Rabdentse was established as the capital of Sikkim kingdom by the son of Phuntsog Namgyal, named Tensung Namgyal, the 2nd Chogyal or king of Sikkim, in 1670. The capital was shifted from Yuksom, which was sanctified in 1642. The Archaeological Survey of India has declared that the ruins at Rabdentse are of National Importance. The panorama of the Kanchenjungha peak, from the vantage point, is an awe-inspiring view. The ruins of Rabdentse are part of popular religious pilgrim sites of the Buddhist, which also includes, Dubdi Monastery, Khecheopalri Lake, Norbugang Chorten, Pemayangtse Monastery and Sanga Choeling Monastery. The Rabdentse ruins have been well preserved by the Indian Archeological Society and attracts several tourists, reminiscent the royal aspect of the region.
History of Rabdentse
Tensung Namgyal had three wives, a Tibetan, a Bhutanese and a Limbu. Chador Namgyal, the king's son from his 2nd wife, became the ruler of Sikkim in 1700, after his father's death. Pendiongmu, daughter of Tensung Namgyal's first wife, was outraged by this. She evicted Chador, but he eventually returned after several years and reclaimed his position as the ruler. Pendiongmu, of Bhutanese descent, again opposed Chador and had him murdered in 1716. Immediately, the royal army executed Pendiongmu and her associates. In 1717, Gurmed Namgyal succeeded his father Chador. There were several conflicts between the Sikkimese and Nepalese during his reign. Before his death in 1733, he revealed that Sanga Cheoling, a nun, was carrying his offspring.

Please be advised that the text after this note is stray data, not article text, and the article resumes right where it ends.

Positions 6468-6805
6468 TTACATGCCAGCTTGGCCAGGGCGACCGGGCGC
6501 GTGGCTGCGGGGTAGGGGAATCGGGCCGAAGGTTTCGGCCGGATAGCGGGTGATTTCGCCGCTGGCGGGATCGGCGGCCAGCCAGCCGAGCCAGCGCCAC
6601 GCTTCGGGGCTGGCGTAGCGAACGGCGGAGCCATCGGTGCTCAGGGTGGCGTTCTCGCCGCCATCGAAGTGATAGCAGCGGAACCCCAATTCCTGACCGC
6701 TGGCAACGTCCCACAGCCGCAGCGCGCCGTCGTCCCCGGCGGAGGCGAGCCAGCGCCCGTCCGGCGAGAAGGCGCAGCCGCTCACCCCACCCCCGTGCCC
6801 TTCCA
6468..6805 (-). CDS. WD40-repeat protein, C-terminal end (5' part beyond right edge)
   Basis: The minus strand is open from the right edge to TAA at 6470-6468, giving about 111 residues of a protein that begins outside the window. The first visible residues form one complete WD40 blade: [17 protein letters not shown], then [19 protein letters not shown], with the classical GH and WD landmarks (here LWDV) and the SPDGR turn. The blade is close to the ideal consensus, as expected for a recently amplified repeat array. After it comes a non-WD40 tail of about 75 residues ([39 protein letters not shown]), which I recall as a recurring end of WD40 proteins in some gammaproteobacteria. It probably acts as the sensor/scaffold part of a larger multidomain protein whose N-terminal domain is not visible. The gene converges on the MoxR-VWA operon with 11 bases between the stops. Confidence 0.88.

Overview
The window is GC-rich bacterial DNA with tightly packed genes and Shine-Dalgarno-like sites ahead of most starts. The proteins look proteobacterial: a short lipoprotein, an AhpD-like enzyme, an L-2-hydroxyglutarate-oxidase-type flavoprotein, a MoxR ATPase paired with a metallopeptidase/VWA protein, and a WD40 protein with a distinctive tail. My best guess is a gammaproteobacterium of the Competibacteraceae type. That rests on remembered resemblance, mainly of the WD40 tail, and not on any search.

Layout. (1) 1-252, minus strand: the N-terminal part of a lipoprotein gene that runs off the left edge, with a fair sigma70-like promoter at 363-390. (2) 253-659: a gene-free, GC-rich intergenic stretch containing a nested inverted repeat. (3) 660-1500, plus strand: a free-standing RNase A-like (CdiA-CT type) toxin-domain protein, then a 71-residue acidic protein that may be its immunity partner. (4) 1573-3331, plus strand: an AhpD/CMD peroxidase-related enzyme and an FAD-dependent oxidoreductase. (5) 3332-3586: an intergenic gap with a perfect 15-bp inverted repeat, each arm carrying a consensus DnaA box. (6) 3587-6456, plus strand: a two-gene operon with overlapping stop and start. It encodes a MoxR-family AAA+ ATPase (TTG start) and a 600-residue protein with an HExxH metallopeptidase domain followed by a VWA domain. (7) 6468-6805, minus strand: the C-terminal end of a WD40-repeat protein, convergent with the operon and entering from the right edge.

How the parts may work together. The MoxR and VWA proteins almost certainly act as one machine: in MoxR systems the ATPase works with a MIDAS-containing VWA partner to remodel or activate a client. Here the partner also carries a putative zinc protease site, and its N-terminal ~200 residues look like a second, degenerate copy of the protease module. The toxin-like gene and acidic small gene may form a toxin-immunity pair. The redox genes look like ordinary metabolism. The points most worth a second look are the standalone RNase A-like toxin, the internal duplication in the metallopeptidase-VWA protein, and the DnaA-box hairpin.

The illegitimate child of Gurmed, Phunstog Namgyal II, became the king of Sikkim in 1733. During his reign also, there were several attacks from the Nepalese and the Bhutanese. Nepal appropriated most of Sikkim during the rule of the next king, Tenzing Namgyal, who was a weak king. He eventually fled to Lhasa and in 1780. His son, Tshudpud Namgyal, returned to reclaim his succession in 1793. He subsequently, moved the capital to Tumlong.
Due to the repeated attacks and invasions by the Nepalese and Bhutanese, over the years, Rabdentse was condensed into a ruin by the Nepalese army.
Structures of Rabdentse
The ruins at Rabdentse now contain wall stumps. There is a decorative yellow entrance gate, close to the Pelling-Geyshing road. There is a 15 minutes trek path from the road to the site that goes through a lake and forested hills. There is a stone throne which comprises of 3 standing stones, called Namphogang. The Taphap Chorten, a stupa, is located ahead in a partly ruined state. This was the main entrance to the ancient palace. The ruins of the palace are at the middle of the 4th courtyard. The ruins are segmented into 2 wings, northern and southern. The northern wing, which served as the residence of the royal family, has n open quadrangle, and the damaged Dab Lhagang is present here. In the area, where the Risum Gompa was once situated, lies a white big marble slab. Beside the palace ruins, there are 3 more chortens, where the royal family conducted religious rituals. The chortens are still well preserved.
The Archaeological Survey of India has declared Rabdentse ruins as a Heritage Monument and has taken adequate measures for proper preservation and restoration.
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